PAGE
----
P25 puts us in the modern electronic world. P25 to LTE begins connecting us into the world of digital broadband devices and interoperating protocols that connect voice, data, video, sensors and even robotic/unmanned systems. The machine-to-machine (M2M) world of sensors and devices communicating with other devices will provide instantaneous updates; enable rapid, highly granular/high-fidelity life-saving capabilities; and enable timesaving multistep process reduction that can spare lives and reduce costs. In the future, groups of devices talk to each other and are preprogramed for priority to make way for emergencies and free bandwidth to avoid mission-critical network congestion.
 
Glimpses of the Future
For many first responders, faster speeds and advanced features only matter if they can meet mission-critical needs like push to talk (PTT), talk around and group calls. Even though the network may look more like a cellular carrier, as we transition to LTE networks, the end user experience is critical.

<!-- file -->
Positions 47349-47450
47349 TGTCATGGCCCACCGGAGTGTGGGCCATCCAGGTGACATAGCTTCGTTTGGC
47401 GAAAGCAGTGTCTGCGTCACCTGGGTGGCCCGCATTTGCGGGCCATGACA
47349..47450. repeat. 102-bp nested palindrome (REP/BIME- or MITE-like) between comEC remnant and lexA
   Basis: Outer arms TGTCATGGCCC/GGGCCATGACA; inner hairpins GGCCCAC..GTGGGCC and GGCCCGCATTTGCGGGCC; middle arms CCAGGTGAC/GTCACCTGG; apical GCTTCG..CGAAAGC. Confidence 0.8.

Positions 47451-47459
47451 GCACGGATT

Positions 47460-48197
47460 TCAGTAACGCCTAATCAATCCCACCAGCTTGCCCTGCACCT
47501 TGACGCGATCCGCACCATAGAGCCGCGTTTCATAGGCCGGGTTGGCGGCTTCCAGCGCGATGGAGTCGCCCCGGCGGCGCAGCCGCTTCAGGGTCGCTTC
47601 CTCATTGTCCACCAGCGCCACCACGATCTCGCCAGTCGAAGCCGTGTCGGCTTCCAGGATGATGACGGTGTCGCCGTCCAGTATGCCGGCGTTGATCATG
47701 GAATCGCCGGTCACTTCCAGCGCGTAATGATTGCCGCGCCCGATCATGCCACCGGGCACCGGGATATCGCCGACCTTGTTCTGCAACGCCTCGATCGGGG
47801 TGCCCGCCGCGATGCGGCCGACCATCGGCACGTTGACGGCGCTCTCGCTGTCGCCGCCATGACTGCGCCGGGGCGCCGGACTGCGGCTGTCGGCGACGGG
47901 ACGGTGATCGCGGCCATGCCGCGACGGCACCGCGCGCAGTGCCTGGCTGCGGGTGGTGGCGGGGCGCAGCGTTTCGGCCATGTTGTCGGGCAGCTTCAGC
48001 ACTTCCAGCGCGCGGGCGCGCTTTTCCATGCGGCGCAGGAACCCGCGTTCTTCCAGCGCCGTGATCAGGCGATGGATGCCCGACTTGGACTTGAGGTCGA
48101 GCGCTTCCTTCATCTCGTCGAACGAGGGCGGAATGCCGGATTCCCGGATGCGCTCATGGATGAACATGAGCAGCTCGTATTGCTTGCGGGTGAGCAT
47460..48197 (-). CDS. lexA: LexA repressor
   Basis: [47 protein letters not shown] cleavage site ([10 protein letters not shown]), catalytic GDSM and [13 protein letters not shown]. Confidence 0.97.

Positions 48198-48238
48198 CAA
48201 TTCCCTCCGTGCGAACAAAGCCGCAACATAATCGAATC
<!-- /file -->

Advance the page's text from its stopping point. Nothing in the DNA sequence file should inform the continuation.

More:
Have you ever been in the middle of sending an email or making a critical call when your “smart” phone decides to do something really dumb, such as update the handset operating system and reconfigure all applications to baseline in the middle of a busy workday? These are the nightmarish visions first responders often have when they think of moving into the commercial world. Automatic software updates, screen fades, power conservation and loading data from the cloud onto the device all constitute potential ongoing challenges for unfettered end-to-end emergency coverage. Success is most likely to be found where end-user understanding is entrenched with applications that have been built from the user up (facilitated by deep understanding of the end user), rather than from a network carrier top-down technology push approach.